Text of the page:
More than idle chit-chat: the mobile phone is a girl’s new best friend
July 6, 2007 The mobile phone is now officially a girl’s best friend according to a recent survey commissioned by Samsung, showing the degree to which the ubiquitous mobile phone has entwined itself in our day-to-day lifestyles as much more than a mere instrument of conversation. From SMS to receiving images to email, video and even public transport information we now employ our phones for a multiplicity of uses, but do the choices we make about the way in which we use phones vary depending on our sex?
The Samsung survey revealed that single female mobile phone users rely on their phone as a valuable tool of the trade for tackling the dating world. Randy Smith, Samsung vice president of channel marketing said the 'cell phone is an integral part of…life, serving as a pocket-detective, matchmaker, wing-woman and beyond. It is now officially a girl’s best friend.’
Female respondents to the survey exposed that a staggering 70 per cent of them have ‘snooped’ through their partner’s mobile phone and 34 per cent have had a friend call them during a date to interrupt if necessary.
Mobile phones now even factor into the way we judge others, with 32 per cent of respondents saying that they can “tell a good amount about a person by the type of cell phone they have”. The study also made the disheartening discovery (for those using old technology) that 12 per cent of single females would be less likely to date someone carrying a clunky mobile phone.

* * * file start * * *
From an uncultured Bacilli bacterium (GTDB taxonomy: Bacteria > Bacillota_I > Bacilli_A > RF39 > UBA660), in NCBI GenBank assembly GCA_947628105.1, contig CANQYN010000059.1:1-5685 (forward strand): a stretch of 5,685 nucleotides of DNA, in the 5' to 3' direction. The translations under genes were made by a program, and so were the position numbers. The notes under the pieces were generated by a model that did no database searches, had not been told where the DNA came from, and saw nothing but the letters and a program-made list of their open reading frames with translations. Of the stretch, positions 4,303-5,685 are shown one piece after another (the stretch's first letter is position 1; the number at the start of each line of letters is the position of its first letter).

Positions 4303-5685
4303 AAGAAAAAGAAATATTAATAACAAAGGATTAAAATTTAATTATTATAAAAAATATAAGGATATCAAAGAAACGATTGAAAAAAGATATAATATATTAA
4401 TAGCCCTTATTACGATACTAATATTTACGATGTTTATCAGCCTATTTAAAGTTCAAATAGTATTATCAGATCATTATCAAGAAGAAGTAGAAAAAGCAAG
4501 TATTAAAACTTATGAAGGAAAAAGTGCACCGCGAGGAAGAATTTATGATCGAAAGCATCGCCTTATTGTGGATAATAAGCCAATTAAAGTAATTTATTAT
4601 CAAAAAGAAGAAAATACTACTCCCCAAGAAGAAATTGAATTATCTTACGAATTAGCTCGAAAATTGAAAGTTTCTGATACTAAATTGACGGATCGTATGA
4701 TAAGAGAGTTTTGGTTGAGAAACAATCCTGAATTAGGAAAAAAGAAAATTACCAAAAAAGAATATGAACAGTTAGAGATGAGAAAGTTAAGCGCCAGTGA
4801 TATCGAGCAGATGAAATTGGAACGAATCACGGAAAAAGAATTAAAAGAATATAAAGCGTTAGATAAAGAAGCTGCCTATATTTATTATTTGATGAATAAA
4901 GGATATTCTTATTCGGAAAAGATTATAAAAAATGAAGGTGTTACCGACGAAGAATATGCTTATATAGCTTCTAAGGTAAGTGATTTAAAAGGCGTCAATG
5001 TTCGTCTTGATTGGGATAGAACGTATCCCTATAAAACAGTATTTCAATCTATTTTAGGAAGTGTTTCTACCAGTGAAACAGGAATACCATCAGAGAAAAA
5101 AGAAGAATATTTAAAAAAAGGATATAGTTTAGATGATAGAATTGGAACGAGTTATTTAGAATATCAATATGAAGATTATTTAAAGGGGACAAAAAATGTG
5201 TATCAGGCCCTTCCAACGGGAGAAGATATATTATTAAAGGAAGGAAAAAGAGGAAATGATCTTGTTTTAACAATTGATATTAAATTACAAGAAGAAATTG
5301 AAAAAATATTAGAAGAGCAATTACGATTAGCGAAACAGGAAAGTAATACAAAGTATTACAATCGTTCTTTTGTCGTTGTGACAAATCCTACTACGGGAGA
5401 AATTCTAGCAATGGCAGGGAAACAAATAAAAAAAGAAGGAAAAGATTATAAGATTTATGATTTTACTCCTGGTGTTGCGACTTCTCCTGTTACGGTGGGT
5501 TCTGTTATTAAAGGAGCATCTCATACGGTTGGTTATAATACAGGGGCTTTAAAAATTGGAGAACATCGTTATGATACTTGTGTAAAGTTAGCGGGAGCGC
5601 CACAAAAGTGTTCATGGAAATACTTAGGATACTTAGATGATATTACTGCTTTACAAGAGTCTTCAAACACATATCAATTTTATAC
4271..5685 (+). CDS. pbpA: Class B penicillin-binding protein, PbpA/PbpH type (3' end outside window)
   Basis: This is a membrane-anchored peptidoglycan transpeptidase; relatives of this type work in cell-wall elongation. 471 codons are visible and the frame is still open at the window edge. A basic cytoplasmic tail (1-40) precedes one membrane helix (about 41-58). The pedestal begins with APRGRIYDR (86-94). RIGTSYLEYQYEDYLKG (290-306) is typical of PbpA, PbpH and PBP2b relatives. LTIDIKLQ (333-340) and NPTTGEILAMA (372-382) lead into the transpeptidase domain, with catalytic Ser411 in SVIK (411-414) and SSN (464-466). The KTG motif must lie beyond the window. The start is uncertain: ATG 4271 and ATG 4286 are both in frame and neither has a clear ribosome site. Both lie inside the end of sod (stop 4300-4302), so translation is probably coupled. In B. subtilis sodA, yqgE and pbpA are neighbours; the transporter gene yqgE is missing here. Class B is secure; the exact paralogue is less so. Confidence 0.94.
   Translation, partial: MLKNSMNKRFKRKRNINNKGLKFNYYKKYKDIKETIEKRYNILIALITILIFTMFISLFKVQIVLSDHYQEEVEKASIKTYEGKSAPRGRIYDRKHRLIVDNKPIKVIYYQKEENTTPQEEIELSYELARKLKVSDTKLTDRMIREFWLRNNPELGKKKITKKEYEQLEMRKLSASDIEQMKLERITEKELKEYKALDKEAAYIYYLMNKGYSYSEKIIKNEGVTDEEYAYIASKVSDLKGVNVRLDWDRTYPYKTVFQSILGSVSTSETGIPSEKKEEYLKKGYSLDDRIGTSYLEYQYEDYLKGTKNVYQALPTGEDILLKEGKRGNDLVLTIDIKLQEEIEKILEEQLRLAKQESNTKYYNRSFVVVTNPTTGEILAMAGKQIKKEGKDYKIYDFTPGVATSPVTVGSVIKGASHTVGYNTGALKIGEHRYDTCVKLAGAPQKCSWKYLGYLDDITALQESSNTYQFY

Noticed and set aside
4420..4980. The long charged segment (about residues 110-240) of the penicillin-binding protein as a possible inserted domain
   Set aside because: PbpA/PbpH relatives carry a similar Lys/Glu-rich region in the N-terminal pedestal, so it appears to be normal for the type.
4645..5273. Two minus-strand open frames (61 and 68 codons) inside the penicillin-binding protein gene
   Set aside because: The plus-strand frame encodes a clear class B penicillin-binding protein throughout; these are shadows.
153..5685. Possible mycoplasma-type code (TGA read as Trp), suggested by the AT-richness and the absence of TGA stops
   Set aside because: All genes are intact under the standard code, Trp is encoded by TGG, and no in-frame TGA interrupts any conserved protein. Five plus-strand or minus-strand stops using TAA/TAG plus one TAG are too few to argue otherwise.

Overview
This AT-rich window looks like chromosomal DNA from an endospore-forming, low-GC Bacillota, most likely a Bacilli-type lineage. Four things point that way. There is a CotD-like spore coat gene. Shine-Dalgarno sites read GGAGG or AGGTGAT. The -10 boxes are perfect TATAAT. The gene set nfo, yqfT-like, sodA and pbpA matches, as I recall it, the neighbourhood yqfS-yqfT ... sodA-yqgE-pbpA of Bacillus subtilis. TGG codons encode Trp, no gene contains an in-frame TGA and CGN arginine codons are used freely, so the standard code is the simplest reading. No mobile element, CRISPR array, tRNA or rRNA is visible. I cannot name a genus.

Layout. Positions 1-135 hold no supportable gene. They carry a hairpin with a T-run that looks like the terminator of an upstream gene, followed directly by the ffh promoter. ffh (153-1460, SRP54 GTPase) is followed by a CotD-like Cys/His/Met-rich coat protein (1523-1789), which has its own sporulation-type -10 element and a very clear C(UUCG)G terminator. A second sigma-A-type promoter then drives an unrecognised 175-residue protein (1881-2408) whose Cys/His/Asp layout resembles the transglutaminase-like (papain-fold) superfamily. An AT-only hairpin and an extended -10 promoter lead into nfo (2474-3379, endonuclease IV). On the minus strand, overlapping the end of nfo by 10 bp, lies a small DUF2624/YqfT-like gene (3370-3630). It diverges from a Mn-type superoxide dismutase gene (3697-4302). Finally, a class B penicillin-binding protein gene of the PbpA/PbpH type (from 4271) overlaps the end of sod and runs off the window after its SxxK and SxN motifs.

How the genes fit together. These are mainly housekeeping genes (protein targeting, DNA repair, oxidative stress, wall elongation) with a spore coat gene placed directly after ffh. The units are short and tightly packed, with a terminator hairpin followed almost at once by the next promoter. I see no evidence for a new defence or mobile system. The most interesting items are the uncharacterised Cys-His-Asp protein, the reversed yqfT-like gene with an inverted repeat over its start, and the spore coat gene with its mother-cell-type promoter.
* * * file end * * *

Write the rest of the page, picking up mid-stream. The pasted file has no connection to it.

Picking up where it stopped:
U.S. citizens these days present a strong predilection for mobile usage over landlines according to another study on mobile phone use by the different sexes conducted by Ingenio. Results showed that 85 per cent of U.S. adults own a mobile phone compared to 71 per cent who have a landline. It also highlighted that women are keen SMS senders and also more likely to drop everything in order to answer an incoming call. Men on the other hand are more likely to use email and believe that their phone makes them ‘too accessible.’
One of the potentially alarming things to arise from the Ingenio study was a strange personal attachment to mobile devices. From those surveyed, 66 per cent of women and 60 per cent of men agreed that their mobile phone is ‘very personal to them.’
Some of the other notable findings from the survey commissioned by Samsung and conducted by Kelton Research (the sample group was 500 U.S. unmarried females ages 18 to 35 who have a cell phone) include: